Walk With Me© & Mental Health Awareness Month

 

“Success is to be measured not so much by the position one has reached in life, as by the obstacles which one has overcome while trying to succeed.” Booker T. Washington

I love the month of May and what it brings – nicer weather, flowers blooming and more to come. What’s not to like? Well…maybe the little black flies that appear at this time of year, so small and yet they pack a punch with their bite and the resulting sting and itch. But the beauty of the month far outweighs the negative.

May is also celebrated as Mental Health Awareness Month. In of itself, the simple title sounds great…and yet, within this time of recognition and awareness, there is also the darker side of mental health. The stigma and discrimination that is still so prevalent, especially those two words that cause me [and others] a lot of discomfort – “mental illness” or “mentally ill”.

I came to dread those words back in the early to mid nineties, when the horrors of my childhood abuse came back to ‘visit’ me in 1993. I became grief-stricken and overwhelmed by the terror associated with my early life. I was numb with shock and pain and deeply depressed because I was finally dealing with the unresolved sadness, hurt and losses associated with my childhood years. The flashbacks associated with that time frame seemed to roll on in an endless loop – having to ‘watch’ and revisit all of the sexual abuse memories I had worked so hard to suppress was overwhelming and it brought great suffering. Labels were placed upon the experiences I was having now, Post Traumatic Stress Disorder [PTSD] and Major Depression…and yes, within those descriptions came the many treatment providers letting me know that I was “mentally ill”, and life as I knew it was over. My life, as they were prescribing, would be one of over-medication and the belief that I would never be able to work again. Hmnn…a person becomes sad, frightened and overwhelmed because of these horrible life experiences and that means you are destined to a life of nothingness? Wow! How sad and oh-so wrong to believe that. Please know, there were some wonderful mental health treatment providers who did not espouse these hurtful views to me, but sadly, many of them were part of a “mental health” system that did believe in these warped thoughts.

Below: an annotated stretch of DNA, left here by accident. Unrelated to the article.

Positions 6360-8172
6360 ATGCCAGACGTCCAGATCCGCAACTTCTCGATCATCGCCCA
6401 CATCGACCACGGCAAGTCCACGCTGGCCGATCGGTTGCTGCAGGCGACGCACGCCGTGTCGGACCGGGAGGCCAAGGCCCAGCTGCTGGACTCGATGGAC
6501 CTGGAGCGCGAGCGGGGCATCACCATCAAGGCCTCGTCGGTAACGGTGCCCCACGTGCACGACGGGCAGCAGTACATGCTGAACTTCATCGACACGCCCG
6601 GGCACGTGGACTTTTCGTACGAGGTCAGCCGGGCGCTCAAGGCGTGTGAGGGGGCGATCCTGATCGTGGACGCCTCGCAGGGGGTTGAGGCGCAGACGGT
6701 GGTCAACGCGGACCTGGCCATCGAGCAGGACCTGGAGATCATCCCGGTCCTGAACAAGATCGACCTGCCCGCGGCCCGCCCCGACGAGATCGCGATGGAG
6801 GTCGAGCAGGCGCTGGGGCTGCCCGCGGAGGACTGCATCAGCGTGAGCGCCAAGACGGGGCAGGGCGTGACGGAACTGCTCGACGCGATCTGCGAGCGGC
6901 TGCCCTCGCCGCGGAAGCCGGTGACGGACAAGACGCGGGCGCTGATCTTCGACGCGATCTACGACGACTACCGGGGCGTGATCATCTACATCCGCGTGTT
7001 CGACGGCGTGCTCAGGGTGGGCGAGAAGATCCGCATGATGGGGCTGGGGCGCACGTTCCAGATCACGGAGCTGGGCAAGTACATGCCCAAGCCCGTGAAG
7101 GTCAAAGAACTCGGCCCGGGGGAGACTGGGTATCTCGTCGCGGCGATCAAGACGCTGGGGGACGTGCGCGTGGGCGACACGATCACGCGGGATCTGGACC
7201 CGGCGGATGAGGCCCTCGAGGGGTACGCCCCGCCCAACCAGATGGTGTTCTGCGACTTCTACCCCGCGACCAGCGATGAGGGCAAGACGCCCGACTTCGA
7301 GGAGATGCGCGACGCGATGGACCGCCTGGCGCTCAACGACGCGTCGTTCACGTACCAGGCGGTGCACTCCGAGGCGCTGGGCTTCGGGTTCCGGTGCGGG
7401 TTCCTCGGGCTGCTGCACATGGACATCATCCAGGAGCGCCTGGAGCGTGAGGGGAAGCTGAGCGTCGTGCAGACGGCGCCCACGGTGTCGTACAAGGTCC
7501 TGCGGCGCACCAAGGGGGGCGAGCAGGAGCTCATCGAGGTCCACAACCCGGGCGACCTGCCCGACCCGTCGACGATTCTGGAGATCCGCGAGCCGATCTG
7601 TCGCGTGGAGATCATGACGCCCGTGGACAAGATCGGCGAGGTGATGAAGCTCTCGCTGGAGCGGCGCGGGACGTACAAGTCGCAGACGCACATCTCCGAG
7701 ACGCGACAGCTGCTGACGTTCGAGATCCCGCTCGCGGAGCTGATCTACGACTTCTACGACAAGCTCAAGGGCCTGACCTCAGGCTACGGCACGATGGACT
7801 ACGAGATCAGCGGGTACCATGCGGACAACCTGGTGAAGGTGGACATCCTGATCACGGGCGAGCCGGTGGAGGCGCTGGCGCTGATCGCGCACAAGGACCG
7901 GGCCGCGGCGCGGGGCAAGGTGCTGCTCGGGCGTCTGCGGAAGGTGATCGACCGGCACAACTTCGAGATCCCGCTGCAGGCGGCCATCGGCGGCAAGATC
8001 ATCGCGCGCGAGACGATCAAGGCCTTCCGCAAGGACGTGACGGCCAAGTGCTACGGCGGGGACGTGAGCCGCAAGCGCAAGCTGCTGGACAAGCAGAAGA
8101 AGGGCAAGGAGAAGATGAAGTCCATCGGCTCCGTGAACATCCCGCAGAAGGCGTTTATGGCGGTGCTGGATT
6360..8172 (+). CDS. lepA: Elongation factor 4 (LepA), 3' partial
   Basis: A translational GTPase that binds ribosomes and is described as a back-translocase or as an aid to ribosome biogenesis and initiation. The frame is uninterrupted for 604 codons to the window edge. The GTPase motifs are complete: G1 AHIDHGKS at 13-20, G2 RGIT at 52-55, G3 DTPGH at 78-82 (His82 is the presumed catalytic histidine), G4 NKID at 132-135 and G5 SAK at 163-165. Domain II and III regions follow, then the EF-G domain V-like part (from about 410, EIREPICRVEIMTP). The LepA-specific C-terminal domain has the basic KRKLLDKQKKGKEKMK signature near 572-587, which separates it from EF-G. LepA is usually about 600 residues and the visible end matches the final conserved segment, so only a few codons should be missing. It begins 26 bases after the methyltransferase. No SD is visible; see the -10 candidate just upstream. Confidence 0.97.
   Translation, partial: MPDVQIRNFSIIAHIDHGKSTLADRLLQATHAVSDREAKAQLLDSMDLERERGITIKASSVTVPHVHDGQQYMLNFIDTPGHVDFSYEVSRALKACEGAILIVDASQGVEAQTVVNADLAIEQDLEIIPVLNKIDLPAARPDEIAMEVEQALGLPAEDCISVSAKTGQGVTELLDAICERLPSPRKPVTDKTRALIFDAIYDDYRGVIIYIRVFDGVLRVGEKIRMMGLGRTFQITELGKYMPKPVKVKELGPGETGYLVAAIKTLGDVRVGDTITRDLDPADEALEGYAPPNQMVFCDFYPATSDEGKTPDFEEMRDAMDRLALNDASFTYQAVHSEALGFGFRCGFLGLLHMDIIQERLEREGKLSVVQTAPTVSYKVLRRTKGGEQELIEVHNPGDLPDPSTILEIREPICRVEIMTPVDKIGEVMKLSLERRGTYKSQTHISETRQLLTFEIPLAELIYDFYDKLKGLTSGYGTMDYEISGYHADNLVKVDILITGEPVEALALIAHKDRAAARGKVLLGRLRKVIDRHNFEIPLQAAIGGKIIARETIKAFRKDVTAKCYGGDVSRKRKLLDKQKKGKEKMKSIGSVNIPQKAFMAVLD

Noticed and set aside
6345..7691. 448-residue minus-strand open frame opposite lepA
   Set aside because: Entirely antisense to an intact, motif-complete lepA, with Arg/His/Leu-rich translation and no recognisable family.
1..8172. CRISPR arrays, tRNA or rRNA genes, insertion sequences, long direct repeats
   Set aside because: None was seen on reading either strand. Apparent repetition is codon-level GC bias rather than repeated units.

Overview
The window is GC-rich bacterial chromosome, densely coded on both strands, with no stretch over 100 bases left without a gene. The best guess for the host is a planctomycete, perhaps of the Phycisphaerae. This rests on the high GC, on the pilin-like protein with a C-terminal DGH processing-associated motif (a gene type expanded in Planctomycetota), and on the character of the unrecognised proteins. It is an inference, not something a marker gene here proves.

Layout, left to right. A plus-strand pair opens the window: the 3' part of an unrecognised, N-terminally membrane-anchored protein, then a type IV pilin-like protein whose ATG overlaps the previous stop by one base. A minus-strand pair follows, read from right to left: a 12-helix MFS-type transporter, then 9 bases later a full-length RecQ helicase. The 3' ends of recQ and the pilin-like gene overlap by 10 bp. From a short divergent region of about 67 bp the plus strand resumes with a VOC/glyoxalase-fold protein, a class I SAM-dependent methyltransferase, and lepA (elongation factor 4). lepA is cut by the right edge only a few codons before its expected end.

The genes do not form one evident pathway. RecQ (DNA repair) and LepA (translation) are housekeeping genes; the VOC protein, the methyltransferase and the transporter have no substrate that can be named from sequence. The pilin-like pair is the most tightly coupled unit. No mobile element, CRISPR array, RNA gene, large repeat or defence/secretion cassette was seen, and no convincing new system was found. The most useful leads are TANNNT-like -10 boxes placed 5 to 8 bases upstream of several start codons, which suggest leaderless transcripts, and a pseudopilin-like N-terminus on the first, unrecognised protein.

Mentally ill” soon took on an even more ominous role for me as a parent embroiled in a divorce. The words nasty and bitter do not give justice to what was to ensue. My ex-wife, my partner of twenty one years, the mother of our five children wanted out of the marriage…okay…but why did she have to stoop so low as to use the terms “mentally ill” over and over again in all of the court proceedings? Those two words and my diagnosis of PTSD and depression and the history of my childhood sexual abuse was enough to ‘scare’ the judges and marital master into keeping me away from seeing my children. There was never a history of violence or abuse directed at either my ex-wife or our five children…but now she wanted to end the relationship and start anew with someone else and cut me out of our children’s lives. And the easiest way to do that was to use that nuclear bomb of “mental illness”…And to throw in for good measure, let the court know that I was sexually abused as a child. No, there were two nuclear bombs thrown in those court proceedings and the trail of destruction they left still reverberate to this day upon our children and me.

This blog post is not meant to be a rehashing of my past and a place for me to vent upon some injustices I experienced. If it was only my tale of woe, so be it. But these types of stories and events are taking place all the time. The stigma and discrimination associated with mental illness has a profound impact upon so many people. Many of whom are afraid to seek treatment due their mental health concerns because they know of the ramifications it can cause in all facets of their lives. Fearing and blaming the person who is mentally ill or the victim of child abuse still runs rampant in our society. The news media feed us a daily diet of violence committed by someone who is/was “mentally ill” and there is still a false assumption that those who have been abused as children grow up to re-victimize others. In some cases that is true – but the majority of us don’t. The majority of us labeled mentally ill, Do Not wreck violence and mayhem upon society.